Ed Rendell delivers budget warning at PA Society gala: ‘Don’t vote no on education’

Rendell featured society

NEW YORK — Ed Rendell went through the normal pleasantries and thank yous as he delivered his Gold Medal honor address at the Pennsylvania Society before getting to the part he likely hoped would make lawmakers uncomfortable.  

Many of them weren’t there this weekend, having skipped the event because a budget has yet to be passed. Part of the reason that budget has been held up is education. While emphasizing Philadelphia, Rendell said Pennsylvania’s leaders must fix the state’s education crisis to reduce poverty:    

“Don’t vote no on education,” he said, “and ask us to (support) you.”  

Rendell, who specifically mentioned the importance of universal Pre-K in Philly, was the final attraction of a dinner attended by about 1,400 that featured a Mummers performance and the surprise honoring of his wife, Judge Midge Rendell, with the Gold Medal for Distinguished Achievement. She said that as she nears retirement she plans to spend more time with the Rendell Center for Civics and Civic Engagement.  

Before the couple was honored, the Pennsylvania Society played a video address from Bill Clinton praising them.

“He proved that policy matters,” Clinton said of Rendell in the address, “and that with hard work and goodwill government can improve thousands of lives.”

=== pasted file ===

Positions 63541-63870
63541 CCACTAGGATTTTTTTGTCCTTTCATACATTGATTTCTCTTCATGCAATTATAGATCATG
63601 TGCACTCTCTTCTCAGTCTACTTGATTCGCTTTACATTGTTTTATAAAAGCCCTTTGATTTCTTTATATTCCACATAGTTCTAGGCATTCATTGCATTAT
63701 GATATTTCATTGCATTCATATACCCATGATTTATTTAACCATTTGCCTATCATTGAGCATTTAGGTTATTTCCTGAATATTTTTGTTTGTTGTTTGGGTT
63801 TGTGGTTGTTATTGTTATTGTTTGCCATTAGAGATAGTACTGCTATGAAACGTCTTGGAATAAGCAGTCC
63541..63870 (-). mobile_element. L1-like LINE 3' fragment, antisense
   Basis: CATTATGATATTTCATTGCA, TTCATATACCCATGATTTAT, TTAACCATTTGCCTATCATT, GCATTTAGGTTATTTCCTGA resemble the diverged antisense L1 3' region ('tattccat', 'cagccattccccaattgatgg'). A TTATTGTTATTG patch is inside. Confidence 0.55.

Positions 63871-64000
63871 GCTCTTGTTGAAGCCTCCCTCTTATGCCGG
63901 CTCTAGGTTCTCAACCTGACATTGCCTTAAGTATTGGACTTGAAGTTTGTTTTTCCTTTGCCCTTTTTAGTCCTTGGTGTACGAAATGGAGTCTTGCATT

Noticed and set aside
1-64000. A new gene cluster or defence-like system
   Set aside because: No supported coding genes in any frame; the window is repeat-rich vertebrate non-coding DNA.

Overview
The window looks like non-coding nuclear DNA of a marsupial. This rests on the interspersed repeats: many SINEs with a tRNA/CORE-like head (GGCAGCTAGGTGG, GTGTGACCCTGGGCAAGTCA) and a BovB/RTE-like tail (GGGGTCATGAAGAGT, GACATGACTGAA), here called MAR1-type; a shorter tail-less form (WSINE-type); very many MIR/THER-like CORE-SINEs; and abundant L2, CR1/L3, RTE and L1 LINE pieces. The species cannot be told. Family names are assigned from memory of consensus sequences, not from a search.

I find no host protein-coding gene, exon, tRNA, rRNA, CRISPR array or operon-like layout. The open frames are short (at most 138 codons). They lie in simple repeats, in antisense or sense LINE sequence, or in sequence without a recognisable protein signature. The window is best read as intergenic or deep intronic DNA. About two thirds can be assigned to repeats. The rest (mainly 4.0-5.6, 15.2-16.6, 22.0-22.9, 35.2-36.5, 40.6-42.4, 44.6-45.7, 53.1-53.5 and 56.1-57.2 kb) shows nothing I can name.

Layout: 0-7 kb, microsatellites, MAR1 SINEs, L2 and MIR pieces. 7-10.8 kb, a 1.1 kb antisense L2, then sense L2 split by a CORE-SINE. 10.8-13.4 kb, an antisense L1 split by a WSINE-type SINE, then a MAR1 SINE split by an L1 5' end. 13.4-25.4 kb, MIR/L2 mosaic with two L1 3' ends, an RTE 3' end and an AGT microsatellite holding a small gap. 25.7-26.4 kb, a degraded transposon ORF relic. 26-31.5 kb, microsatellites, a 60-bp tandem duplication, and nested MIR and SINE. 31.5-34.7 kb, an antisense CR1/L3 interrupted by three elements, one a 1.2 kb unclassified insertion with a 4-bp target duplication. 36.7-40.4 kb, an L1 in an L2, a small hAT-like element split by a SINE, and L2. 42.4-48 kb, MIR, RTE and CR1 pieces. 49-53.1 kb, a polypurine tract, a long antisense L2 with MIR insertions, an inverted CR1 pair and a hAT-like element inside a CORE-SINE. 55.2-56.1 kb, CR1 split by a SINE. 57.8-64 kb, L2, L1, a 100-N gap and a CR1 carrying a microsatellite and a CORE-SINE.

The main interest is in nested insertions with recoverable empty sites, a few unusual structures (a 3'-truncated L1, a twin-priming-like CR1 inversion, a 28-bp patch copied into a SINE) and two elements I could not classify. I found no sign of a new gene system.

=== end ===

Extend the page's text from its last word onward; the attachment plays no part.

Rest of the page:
Some old-school photos of Rendell were also displayed before he spoke:

Rendell old school 1
Mark Dent/Billy Penn
Rendell old school 2
Mark Dent/Billy Penn

The Pennsylvania Society features dozens of events at some of New York’s most exclusive addresses. Bringing up social justice during a weekend like this can seem contradictory. Rendell made a point of making that connection with regards to the people at Saturday night’s dinner and those enjoying the revitalization of Pennsylvania’s cities.  

“Everyone wants to be in Pittsburgh and Philadelphia, yet 10 minutes away from all this good news is the worst poverty in the United States,” he said. “We’ve got to do something about it. This isn’t class warfare. This isn’t income inequality. It’s what we’ve been raised to do all our lives.

“We have an obligation to do something to end all this poverty that exists in the middle of this opulence.”

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